12-08-2016  6:01 pm      •     

Sitting down to a bounty of collard greens, fresh bread and organic chicken, residents of Seattle's Central District had much to be thankful for on a recent autumn evening. The diners—reflecting a wide diversity of ages, faiths and ethnicities—were celebrating a successful harvest of crops grown on the Clean Greens farm in Duvall.
Clean Greens hosted its first harvest dinner at New Hope Baptist Church in the Central District on Nov. 17 to honor members of the St. Mark's Episcopal Cathedral CSA—a Community Supported Agriculture farming project.
The "green" nonprofit is aiming to increase the local community's access to organic produce and lower the incidence of disease. In its third year of operation, the organization set up the relationship with St. Mark's—a cathedral on Capitol Hill—before this year's planting season and created the CSA.
"Now that we have started this CSA, the farm is sustainable in yet another way," said the Rev. Robert Jeffrey, the pastor at New Hope. "We already use sustainable practices, like not using chemicals, to bring good, clean food to the inner city. But now the farm will sustain with the CSA."
By subscribing at the beginning of a growing season, the 35 members of the Saint Mark's CSA each received a weekly box of seasonal vegetables – such as collard greens, green beans, squash, bok choy and beets -- at prices ranging from $20-$35.
Advocates say that ties the fates of the farmer and consumer together, in that the risks and the benefits of farming are shared.
"We like the connection with organic local produce and making a connection with a community that is different from us," said Ruth Mulligan, a Saint Mark's CSA subscriber. "It has been a blessing for us."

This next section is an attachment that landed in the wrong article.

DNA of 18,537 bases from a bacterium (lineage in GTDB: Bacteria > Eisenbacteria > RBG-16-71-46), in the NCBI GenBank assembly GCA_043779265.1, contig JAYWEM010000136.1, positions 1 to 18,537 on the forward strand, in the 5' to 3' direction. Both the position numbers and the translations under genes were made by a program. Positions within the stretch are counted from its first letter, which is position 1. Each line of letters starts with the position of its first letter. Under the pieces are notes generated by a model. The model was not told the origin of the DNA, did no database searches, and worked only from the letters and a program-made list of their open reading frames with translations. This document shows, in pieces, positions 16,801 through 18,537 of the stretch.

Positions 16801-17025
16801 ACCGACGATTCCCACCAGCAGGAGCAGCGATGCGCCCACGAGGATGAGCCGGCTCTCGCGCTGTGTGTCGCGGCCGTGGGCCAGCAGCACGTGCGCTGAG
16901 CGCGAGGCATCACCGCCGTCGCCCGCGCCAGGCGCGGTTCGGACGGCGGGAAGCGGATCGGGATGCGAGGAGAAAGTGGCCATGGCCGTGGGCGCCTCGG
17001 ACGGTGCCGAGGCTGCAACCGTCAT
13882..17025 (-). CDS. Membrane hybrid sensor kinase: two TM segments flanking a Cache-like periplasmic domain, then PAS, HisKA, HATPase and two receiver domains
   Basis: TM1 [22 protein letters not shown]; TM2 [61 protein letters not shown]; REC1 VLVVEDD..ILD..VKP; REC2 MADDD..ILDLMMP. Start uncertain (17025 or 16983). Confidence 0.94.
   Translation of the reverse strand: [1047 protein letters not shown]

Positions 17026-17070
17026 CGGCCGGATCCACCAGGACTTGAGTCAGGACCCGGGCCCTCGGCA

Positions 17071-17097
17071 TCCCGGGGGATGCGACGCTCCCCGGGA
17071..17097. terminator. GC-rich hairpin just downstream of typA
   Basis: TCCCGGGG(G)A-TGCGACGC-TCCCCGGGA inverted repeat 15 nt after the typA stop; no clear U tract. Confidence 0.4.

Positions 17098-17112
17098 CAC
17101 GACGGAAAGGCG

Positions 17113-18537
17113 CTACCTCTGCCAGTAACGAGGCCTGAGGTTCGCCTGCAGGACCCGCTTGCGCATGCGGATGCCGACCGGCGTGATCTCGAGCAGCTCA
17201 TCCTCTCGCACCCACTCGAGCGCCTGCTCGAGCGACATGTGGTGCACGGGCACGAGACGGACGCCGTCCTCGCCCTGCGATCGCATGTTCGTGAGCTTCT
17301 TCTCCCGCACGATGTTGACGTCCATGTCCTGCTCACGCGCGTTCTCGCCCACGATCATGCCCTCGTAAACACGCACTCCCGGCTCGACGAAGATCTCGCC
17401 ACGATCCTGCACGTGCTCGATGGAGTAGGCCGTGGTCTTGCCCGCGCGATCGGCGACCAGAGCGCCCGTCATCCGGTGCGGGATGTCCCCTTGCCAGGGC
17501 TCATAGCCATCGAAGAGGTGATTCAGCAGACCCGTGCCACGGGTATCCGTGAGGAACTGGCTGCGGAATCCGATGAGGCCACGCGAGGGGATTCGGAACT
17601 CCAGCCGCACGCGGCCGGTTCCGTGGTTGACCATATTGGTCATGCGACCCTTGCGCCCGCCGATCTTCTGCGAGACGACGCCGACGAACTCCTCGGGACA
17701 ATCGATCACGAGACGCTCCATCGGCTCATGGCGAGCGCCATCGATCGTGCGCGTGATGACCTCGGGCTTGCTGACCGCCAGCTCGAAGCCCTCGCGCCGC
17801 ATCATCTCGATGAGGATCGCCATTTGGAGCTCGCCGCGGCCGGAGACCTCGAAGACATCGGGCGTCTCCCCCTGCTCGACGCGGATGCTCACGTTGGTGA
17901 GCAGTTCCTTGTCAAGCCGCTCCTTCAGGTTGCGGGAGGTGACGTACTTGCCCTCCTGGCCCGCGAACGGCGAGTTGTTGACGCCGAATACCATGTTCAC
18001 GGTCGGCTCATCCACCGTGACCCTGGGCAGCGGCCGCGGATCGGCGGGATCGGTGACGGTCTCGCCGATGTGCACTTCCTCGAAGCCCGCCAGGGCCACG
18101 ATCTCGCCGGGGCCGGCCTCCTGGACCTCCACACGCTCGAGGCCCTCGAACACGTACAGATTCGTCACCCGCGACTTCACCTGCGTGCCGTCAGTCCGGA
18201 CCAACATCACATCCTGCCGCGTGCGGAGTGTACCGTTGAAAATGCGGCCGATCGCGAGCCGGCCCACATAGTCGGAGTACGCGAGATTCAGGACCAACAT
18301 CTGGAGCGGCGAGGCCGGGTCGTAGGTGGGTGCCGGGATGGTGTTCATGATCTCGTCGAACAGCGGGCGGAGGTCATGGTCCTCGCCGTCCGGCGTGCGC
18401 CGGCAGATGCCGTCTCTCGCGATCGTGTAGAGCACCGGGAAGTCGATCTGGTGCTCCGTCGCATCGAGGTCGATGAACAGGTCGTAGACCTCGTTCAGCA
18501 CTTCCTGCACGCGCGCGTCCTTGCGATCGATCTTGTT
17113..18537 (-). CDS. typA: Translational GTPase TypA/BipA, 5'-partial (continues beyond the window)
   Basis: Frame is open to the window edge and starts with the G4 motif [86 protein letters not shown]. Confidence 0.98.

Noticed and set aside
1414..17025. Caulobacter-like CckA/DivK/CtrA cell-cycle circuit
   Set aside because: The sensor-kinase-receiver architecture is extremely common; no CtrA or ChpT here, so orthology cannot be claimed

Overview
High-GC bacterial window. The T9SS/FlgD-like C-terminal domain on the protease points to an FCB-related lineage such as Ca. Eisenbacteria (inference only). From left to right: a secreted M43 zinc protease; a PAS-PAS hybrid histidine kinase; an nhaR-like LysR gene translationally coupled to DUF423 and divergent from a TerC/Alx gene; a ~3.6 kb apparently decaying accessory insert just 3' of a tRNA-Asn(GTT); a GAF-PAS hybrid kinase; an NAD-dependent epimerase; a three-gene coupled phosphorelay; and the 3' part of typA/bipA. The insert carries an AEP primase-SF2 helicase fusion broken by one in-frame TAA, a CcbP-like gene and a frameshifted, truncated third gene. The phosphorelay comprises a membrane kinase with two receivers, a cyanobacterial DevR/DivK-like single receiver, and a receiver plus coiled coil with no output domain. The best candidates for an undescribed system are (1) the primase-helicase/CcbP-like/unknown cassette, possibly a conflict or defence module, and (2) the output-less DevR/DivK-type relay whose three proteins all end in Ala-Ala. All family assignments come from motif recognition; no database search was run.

Mulligan says it's important to help inner city communities get fresh produce. She described the Central District as a 'food desert," and said its residents have trouble buying local produce.
Jeffrey says that African American society has been moving further from the ideals of George Washington Carver and Booker T. Washington, founders of the Black agricultural and industrial movements.
He advocates a return to the earth and farming as the basis for creating a "whole and wholesome" African-American community.
"There is a stigma associated with farming among African Americans," said Clean Greens head farmer Tom Willis. "Farming treated us badly to begin with, but it is time to get back to it."
Willis runs the day-to-day operations on the farm in Duvall, but he stressed that volunteers from Seattle and the Duvall area really brought the harvest home this year. Willis said the operation struggled earlier in the year during the planting and sowing season because he lacked personnel on the farm.
"There is always something to do on a farm," Willis said to the crowd. "So if you know any farmers, call us up at Clean Greens. I can always tell you how to get free produce."
The program's future is far from assured, and lies in the hands of CSA owners, partners and volunteers. In his closing prayers, the Rev. David Messenbring of St. Mark's was hopeful the effort will continue.
"This has been a good beginning but it had better not be the end," he said. "We should be getting out there and getting our hands dirty with those we don't know. Not staying here and staying clean with those we do know."

Clean Greens produce is available for purchase at the Central District farmers market from early June to late November from 10:30 a.m. to 4 p.m. on Fridays and Saturdays. The Market is located at 116 21st Ave., Seattle WA 98122.

NIKOLAJ LASBO is a student in the University of Washington Department of Communication News Laboratory.

 

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